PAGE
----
Once notorious as the home of Barcelona’s thriving underworld, the Raval has since retired most of the brothels, bars and music halls that once made it the most piquant red light district in the Mediterranean. You can get a distant whiff of the old days in a couple of crusty, evocative old bars that remain, and in monuments from its earlier, more salubrious days including the Romanesque monastery of Sant Pau and Gaudí’s extravagant Palau Güell. These days, the barri has a new kind of underground vibe – the streets around the glassy white Museu d’Art Contemporani now boast galleries, cafés and bars that cater to the city’s hippest residents.
Together these two areas occupy the old seaside district of Barcelona, which until recently was strictly a business proposition, leaving no room for monuments or razzmatazz. That all changed a couple of decades ago during the massive face lift for the 1992 Olympics, when the business end of the port, its cargo ships and ferries were moved south of Montjuïc, leaving behind what has become one of the busiest cruise ship terminals in the Med, a new World Trade Centre and the old port, or Port Vell, now a playground for the city with shops, restaurants and bars. It features on of Europe’s biggest aquariums, while the old 18th-century fishermen's quarter of Barceloneta still draws in the crowds with its great seafood restaurants, tapas bars, beaches and the breathtaking cable car across the water to the hill of Montjuïc
This elegant grid, criss-crossed with broad avenues, was the great building project of the 19th century, when many of the city’s bourgeois residents gave their homes a theatrical Modernista makeover, best seen on a walk or bike tour. Three of the finest masterpieces are nudged up together on the elegant Passeig de Gràcia in the stretch known as the ‘Mansana de la Discòrdia’. Gaudí stamped his delirious imprint all over the Eixample, from the creamy curves of La Pedrera to the surreal spires of his unfinished Sagrada Família. The area has had another injection of life in the last few years, with the opening of many of the city’s most fashionable designer shops, restaurants, cafés and clubs.
This hill of gardens was always the unofficial playground of the hordes escaping from the confines of the Barcelona's walls. In the 20th century, it hosted both a world's fair and the Olympics. Today there are a dozen reasons to visit, including the superb art collections in the Museu Nacional d’Art de Catalunya, lovely landscaped gardens, the luminous Fundació Joan Miró; a magical fountain (with a fantastically kitsch sound and light show); and the cheesy Poble Espanyol. To top it all off, there's the Olympic ring, with the Olympic stadium, Calatrava's needle tower and a new museum of sport.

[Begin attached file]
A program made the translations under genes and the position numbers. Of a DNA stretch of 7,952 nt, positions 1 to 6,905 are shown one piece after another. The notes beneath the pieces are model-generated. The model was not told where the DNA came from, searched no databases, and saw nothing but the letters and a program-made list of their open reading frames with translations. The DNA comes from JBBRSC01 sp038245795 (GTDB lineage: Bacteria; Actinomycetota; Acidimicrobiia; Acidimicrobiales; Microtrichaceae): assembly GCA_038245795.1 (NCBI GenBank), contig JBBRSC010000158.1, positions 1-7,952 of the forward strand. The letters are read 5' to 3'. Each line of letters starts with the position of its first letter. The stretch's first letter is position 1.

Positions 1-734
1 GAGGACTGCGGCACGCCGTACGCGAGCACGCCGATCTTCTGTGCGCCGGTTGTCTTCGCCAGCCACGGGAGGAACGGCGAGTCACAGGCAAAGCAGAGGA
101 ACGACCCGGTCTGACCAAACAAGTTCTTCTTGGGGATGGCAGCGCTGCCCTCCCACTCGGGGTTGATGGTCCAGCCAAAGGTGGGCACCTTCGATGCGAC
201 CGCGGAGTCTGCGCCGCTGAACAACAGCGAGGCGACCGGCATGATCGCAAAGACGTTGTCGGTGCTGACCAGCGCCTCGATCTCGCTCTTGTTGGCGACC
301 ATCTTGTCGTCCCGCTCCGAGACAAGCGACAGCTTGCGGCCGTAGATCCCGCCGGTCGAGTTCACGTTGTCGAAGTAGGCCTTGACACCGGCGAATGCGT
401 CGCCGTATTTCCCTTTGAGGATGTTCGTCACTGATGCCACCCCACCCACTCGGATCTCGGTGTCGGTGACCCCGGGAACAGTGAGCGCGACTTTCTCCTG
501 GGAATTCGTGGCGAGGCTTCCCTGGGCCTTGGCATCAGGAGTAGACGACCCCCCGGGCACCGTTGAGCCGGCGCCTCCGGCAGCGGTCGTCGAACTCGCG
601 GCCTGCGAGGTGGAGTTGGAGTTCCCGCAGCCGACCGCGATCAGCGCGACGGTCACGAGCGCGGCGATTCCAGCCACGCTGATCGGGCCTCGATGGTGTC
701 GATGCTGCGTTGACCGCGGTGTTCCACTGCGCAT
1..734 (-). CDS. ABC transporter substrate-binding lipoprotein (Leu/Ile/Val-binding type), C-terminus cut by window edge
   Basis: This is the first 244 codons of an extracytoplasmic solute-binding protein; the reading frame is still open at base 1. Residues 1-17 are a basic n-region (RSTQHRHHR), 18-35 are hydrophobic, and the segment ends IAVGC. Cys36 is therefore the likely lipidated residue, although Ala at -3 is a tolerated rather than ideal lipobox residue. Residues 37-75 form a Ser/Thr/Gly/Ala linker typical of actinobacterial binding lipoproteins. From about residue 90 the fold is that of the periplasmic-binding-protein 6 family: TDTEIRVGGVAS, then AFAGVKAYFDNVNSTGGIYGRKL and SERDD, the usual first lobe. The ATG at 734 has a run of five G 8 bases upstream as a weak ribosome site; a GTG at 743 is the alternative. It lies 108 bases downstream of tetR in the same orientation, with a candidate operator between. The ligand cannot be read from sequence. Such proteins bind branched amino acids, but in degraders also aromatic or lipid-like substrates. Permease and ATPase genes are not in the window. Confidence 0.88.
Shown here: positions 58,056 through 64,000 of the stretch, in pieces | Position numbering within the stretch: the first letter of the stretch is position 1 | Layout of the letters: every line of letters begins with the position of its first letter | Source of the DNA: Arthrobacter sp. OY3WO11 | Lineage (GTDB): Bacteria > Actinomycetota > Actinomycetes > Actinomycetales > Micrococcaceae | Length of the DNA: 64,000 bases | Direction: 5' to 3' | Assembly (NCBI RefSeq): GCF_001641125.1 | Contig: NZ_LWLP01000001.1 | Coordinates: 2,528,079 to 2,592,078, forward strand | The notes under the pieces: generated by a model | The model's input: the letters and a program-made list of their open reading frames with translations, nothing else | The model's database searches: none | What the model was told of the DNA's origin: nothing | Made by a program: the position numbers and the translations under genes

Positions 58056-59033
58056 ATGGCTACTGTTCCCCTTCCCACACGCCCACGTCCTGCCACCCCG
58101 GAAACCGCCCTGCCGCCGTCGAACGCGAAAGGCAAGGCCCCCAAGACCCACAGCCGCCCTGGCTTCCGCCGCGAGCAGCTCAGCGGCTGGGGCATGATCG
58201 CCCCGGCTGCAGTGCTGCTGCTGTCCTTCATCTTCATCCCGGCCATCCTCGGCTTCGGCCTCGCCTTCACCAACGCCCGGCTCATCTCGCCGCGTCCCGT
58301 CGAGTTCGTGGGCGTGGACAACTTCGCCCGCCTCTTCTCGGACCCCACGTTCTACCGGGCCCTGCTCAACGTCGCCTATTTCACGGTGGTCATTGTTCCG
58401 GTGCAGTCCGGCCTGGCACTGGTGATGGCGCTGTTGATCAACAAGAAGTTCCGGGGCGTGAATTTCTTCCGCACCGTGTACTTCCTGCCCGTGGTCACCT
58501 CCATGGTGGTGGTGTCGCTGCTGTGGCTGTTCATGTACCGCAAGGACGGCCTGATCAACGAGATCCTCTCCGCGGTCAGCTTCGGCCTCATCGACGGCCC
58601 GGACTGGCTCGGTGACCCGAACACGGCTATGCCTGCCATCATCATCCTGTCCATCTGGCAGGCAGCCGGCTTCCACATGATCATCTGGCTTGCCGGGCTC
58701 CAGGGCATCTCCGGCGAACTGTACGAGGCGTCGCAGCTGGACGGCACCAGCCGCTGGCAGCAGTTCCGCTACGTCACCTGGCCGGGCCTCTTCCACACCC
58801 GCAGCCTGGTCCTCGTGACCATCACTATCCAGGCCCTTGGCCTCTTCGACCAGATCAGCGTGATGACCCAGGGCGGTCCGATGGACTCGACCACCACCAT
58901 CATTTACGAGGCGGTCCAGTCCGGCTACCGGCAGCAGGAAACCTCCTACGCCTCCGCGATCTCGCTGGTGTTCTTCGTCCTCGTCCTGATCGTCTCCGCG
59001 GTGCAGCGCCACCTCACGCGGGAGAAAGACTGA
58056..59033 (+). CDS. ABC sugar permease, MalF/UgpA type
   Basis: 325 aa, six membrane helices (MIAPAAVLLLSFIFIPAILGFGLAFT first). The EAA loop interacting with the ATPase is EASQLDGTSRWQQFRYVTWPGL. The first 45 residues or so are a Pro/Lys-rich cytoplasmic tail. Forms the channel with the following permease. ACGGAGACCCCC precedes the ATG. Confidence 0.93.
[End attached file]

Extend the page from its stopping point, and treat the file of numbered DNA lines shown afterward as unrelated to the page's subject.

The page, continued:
This once-independent town, with its bijou squares and narrow streets was swallowed up by Barcelona long ago but still maintains a distinct, bohemian atmosphere: traditionally the home of leftists, Anarchists and writers, it puts on some of the best parties in town. Without any major attractions, it gets fewer tourists than many parts of the city: this walk takes in its highlights.
Thirty years ago Poble Nou, the large neighbourhood north of Barceloneta, was a decaying industrial slum: today it's the palette for a roster of big name architects and designers who are creating what they hope will be a hyper-cool New Barcelona out of, between and over the crumbling factories, tenements and warehouses. The once polluted sea front now draws crowds with a string of sandy beaches and many of the city's night clubs, concentrated around the former Olympic Village, the Vila Olímpica; inland one of the key anchors for development is the once ghastly Plaça de les Glòries Catalanes, now dignified (if that's the quite the word) with the Torre Agbar, Barcelona's own version of London's Gherkin.
Closest to the centre is Poble Sec, a slightly funky, authentic and increasingly hip district squeezed between Montjuïc and El Raval.
Further out into the hills, the well-to-do residential neighbourhoods of Sarrià/Pedralbes offers parks, Gaudí's unique pavillons, a royal palace and a beautiful medieval monastery, the Museu-Monestir de Pedralbes.
The mountains behind the hills, the Collserolla, are a natural park: in about half an hour from the city centre you can be high above it all, even more so atop Sir Richard Rogers' Collserolla tower. Barcelona, always prone to doing the unexpected, planted a fun fair on one of the highest peaks, Tibidabo: the views from the Ferris wheel will knock your socks off.